Boris

Hattie Noel

Chloe

Montagu Love

Judge

Carmel Myers

Mayor's wife

Dorothy Burgess

Flo

Guy Usher

Governor

Ivan Miller

Mayor

Patricia Knox

Mabel

Lew Payton

Napoleon

Marilyn Hare

Mary Lou

The Hall Johnson Choir

Margaret Armstrong

Governor's wife

Betty Hill

Governor's daughter

Jac George

Orchestra leader

Pierre Watkin

Prosecutor

Forbes Murray

Defense attorney

Frank Orth

Coroner

Roy Gordon

Mr. Crane

Ira Buck Woods

Lazy man

Kathryn Sheldon

Spinster

Minerva Urecal

Spinster

Howard Hickman

Civil War general

Eula Morgan

Dowager

Dudley Dickerson

Black specialty dancer

Paul White

Black specialty dancer

Gladys Gale

Mother

Charles Miller

Father

Charles Mcavoy

Policeman

Dick Rush

Policeman

Henry Thomas

Black man

Neely Edwards

Announcer

Mickey Simpson

Floorman

Charles Sherlock

Croupier

Gaby Mclaughlin

Dancer

Tito Valdez

Dancer

Leigh Whipper

Joe Cupid

Hal Cooke

Civic leader

Lloyd Whitlock

Civic leader

Howard Mitchell

Civic leader

Dewey Robinson

Horse dealer

Dolores Gray

Dolores

Edith Evanson

Dressmaker

Martin Turner

Black attendant

Corinne Valdez

Lead can-can dancer

Maxine Ardell

Can-can dancer

Janet Graves

Can-can dancer

Loretta Barnett

Can-can dancer

Valerie Hall

Can-can dancer

Bunny Bronson

Can-can dancer

Marion Huston

Can-can dancer

Margaret Bryson

Can-can dancer

Jean Leroy

Can-can dancer

Jeanette Dickson

Can-can dancer

Dorothy Schoemer

Can-can dancer

Frances Gladwin

Can-can dancer

Nancy Savoy

Can-can dancer

Gertrude Astor

Pearl Early

Jack Kenney

Film Details

Also Known As
Lady from New Orleans, Memphis Belle, The Lady of New Orleans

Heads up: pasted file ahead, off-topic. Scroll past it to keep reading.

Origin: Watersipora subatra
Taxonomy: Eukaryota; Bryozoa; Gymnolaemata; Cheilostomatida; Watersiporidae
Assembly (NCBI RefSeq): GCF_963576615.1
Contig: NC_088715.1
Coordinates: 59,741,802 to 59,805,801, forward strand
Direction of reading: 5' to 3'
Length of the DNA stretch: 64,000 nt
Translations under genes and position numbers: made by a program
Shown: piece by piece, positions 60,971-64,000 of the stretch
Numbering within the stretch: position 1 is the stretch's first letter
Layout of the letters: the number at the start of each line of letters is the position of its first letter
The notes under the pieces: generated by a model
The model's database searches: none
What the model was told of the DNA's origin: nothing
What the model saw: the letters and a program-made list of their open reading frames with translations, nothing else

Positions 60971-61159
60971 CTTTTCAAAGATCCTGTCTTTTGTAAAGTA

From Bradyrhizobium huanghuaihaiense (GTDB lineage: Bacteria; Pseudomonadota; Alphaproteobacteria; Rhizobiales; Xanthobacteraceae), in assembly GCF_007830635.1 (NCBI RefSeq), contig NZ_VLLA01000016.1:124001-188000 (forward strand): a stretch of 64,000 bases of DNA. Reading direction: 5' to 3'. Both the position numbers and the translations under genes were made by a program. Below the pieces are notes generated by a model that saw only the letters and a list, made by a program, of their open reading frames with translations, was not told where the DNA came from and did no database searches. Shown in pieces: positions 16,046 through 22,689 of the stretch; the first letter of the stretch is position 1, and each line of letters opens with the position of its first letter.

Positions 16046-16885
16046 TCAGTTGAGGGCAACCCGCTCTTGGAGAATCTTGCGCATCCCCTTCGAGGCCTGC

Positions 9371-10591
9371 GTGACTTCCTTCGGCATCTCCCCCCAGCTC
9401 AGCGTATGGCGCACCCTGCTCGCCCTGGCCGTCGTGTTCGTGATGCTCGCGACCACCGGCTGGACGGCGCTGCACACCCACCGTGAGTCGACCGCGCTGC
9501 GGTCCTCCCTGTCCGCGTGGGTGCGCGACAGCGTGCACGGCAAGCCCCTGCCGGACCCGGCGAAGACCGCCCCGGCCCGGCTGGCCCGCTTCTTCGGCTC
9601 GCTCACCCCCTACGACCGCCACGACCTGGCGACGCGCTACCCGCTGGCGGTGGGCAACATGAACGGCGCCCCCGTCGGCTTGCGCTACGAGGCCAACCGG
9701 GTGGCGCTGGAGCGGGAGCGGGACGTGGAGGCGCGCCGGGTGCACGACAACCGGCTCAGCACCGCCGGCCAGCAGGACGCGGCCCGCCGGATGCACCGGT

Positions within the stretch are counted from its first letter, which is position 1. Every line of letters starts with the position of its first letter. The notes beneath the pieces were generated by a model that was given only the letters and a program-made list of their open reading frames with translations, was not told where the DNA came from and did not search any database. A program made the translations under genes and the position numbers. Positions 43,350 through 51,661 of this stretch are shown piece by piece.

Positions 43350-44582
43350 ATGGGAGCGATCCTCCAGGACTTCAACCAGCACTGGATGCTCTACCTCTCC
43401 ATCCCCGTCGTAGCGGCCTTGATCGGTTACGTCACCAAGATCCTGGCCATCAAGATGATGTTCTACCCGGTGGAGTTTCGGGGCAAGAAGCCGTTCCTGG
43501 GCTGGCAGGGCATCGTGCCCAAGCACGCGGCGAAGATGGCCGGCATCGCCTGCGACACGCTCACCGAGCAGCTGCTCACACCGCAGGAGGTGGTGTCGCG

Release Date
Jan 5, 1942
Premiere Information
not available
Production Company
Republic Pictures Corp.
Distribution Company
Republic Pictures Corp.
Country
United States

Technical Specs

Duration
1h 27m
Sound
Mono (RCA Sound System)
Color
Black and White
Theatrical Aspect Ratio
1.37 : 1
Film Length
7,857ft (10 reels)

Quotes

Trivia

Notes

The working titles of this film were The Lady of New Orleans, Lady from New Orleans and Memphis Belle. According to a Hollywood Reporter news item, Mae Clarke was signed to a term contract by Republic in May 1941, and as her first assignment, was to have a "featured role" in the picture. She does not appear in the finished film, however. In early June 1941, Hollywood Reporter noted that Republic was "angling" for Miriam Hopkins and Judith Anderson to appear in the film in "top roles." The picture marked actress Carmel Myer's first screen appearance since 1934 and the motion picture debut of musical comedy star Dolores Gray (1924-2002).
       According to the film's file in the MPAA/PCA Collection at the AMPAS Library, the PCA warned the studio that the script would not be approved if there was any suggestion that "Jenny" and "Jack" had a "sex affair," or if "Jenny" was guilty of arson rather than of allowing an accidental fire to burn. An April 18, 1940 letter from the PCA to Republic, concerning a April 15, 1940 script, indicates that "Stephen" and "Julia" were killed at the end of that version. In response to a May 31, 1941 script, the PCA ordered that "Julia" must die an accidental death at the end and not be shown to elude a murder conviction by committing suicide. "Julia's" fate in the released film remains unknown.

Miscellaneous Notes

Released in United States 1941

Released in United States 1941